After announcing that he would not seek reelection, and now committing to an advisor role with US Senator Rand Paul (R-KY), Texas GOP Chairman Steve Munisteri leaves another position in the Texas political world up for grabs.
Much of the political scene in Texas has changed in the last few months. From an entirely new Executive Branch to what is being called the most conservative legislature in recent history, everyone is trying to settle into new routines.
And Texas’ dominant party is no exception. Yet, as Munisteri resigns, some vying to replace him have already insinuated that the party need not focus on the “social issues” that, in their eyes, appear contentious.
For the person responsible for leading the supposedly Pro-Life state party, such a view is, simply, unacceptable.
The Republican Party of Texas (RPT) has been firm in retaining a strong Pro-Life stance. Since the RPT is the only party in Texas that affirms the protection of Life, single-issue voters who hold strong Pro-Life convictions look to the RPT to stand firm on protecting unborn Texans, as well as the sick and elderly.
The party’s platform clearly states that the protection of innocent human Life is a priority, not only to Texans, but also the dominating party. Pro-Life Texans have come to count on the “R” behind a name on the ballot to mean that candidate will take a strong position on Life – and if candidates truly believe in the platform on which they campaign, they should.
Two full pages in the RPT platform are reserved to address the sanctity of human Life. The platform supports Life from fertilization to natural death, advocating for protections on preborn children who feel pain to the elderly, the sick, and hospitalized patients whose medical treatments are being threatened.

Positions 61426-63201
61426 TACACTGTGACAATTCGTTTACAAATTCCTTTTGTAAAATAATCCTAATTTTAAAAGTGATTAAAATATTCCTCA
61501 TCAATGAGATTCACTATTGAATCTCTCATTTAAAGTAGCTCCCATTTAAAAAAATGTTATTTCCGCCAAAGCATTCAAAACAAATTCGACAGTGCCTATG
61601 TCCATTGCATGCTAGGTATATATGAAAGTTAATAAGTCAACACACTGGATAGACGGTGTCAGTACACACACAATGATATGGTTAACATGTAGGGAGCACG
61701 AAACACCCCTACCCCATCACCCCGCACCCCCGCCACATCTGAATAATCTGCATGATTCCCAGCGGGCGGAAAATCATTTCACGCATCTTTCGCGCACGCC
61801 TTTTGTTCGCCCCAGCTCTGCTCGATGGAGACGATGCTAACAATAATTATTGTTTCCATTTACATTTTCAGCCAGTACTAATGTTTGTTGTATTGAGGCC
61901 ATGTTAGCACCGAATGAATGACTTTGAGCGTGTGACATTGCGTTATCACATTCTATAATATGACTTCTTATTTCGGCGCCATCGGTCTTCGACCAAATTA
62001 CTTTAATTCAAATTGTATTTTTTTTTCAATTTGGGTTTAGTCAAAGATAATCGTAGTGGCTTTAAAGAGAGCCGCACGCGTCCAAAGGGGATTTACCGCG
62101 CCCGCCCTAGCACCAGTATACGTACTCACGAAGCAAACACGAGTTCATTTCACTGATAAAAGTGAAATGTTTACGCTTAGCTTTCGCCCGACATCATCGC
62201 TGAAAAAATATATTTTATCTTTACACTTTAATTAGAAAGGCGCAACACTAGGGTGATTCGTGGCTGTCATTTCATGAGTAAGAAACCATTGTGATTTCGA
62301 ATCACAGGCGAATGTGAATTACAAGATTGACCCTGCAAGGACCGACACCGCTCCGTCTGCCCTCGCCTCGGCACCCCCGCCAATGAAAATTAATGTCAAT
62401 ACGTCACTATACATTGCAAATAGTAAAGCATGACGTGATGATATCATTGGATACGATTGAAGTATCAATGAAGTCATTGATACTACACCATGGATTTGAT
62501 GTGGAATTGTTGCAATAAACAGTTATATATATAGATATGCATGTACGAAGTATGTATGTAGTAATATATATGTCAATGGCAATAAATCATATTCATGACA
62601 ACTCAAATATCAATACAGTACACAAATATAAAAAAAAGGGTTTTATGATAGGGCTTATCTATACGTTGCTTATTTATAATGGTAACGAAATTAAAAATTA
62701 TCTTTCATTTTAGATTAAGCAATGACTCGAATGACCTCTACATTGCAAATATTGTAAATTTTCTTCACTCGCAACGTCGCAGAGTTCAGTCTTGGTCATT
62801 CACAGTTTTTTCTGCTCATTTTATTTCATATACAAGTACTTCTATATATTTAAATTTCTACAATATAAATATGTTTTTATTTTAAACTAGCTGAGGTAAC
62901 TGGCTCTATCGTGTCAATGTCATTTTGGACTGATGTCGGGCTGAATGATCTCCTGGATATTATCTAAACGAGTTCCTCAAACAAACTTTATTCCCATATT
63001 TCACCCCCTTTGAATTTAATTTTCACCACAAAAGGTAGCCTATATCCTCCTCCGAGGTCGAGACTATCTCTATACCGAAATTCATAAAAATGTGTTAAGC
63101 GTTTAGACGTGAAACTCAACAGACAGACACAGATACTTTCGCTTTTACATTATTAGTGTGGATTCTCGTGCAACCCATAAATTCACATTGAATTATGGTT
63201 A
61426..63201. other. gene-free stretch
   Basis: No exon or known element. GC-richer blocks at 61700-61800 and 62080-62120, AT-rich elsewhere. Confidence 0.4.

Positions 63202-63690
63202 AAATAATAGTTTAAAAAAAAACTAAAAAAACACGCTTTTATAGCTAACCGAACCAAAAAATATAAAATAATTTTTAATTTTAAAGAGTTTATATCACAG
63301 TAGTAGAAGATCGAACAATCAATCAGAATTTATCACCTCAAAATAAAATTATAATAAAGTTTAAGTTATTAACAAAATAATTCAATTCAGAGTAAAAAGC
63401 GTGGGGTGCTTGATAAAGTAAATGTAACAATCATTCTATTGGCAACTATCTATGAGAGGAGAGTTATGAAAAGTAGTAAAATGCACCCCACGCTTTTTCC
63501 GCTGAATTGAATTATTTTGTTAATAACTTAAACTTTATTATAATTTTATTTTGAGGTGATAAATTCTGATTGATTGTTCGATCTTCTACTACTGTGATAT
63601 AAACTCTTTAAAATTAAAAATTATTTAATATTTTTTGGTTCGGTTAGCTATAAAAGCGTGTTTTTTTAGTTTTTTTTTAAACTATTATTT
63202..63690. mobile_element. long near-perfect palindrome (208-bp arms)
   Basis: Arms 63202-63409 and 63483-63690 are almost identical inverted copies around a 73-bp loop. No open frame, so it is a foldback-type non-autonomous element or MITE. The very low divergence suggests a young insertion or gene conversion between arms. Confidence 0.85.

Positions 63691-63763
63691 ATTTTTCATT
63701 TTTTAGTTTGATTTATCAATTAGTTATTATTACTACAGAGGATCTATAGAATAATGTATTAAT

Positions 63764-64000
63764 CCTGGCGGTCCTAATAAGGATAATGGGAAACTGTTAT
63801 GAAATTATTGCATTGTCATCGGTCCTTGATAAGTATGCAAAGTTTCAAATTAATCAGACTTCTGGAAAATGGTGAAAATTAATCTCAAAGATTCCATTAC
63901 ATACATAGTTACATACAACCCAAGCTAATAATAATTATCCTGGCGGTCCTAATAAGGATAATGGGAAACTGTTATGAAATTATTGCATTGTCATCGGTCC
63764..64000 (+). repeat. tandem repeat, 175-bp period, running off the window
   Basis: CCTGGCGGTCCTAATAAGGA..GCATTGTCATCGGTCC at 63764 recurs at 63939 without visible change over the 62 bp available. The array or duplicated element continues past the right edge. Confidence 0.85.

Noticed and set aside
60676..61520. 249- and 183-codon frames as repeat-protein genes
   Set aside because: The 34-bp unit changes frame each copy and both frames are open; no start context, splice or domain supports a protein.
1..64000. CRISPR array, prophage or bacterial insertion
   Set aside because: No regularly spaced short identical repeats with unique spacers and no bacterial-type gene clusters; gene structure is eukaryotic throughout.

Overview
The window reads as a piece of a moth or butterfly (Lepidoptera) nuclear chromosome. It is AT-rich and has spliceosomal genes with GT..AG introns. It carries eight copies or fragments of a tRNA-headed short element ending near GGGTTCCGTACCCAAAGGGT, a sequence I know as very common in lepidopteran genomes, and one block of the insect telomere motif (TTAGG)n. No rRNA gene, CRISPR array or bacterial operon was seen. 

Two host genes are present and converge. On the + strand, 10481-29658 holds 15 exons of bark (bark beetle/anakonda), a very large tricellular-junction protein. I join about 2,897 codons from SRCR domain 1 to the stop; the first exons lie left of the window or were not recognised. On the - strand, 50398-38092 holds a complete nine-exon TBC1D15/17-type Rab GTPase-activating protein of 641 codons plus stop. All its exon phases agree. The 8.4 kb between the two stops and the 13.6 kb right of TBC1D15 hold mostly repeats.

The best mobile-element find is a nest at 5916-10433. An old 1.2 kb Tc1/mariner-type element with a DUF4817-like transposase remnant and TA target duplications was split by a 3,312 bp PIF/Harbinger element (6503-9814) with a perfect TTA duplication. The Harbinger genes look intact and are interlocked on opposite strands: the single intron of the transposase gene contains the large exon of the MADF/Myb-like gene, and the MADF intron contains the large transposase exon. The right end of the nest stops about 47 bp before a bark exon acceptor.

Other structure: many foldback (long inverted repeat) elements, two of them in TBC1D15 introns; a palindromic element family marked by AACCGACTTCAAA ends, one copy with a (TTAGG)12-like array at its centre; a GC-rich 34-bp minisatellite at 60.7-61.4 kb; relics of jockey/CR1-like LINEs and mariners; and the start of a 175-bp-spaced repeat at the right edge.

Those in the Republican Party who would suggest Pro-Life issues should not be a priority to the state need to look no further than the total flop that was the Wendy Davis campaign. Her utter failure to win over Texans hung largely on her extreme views on abortion and her support of legislation that promoted killing babies after the 5th month of pregnancy.
Unsurprisingly, Texans overwhelmingly rejected Davis. And we were right to do so.
Texans continue to prove that the Life issue is a winning one. Electing a GOP chairman who would avoid one of the main focus points of the majority of Texans means the Party does not fully stand as a representation of the values of Texas.
But if the RPT thinks moving away from advocating a Pro-Life stance is a way to be more open, they may find themselves suffering from Wendy Davis syndrome and a runaway electorate.
Perhaps, as this race progresses, potential Chairman candidates will become wiser in casually dismissing protection of the most vulnerable among us – a stance that draws together the vast majority of Republicans, and a clear contrast to the other side of the ticket.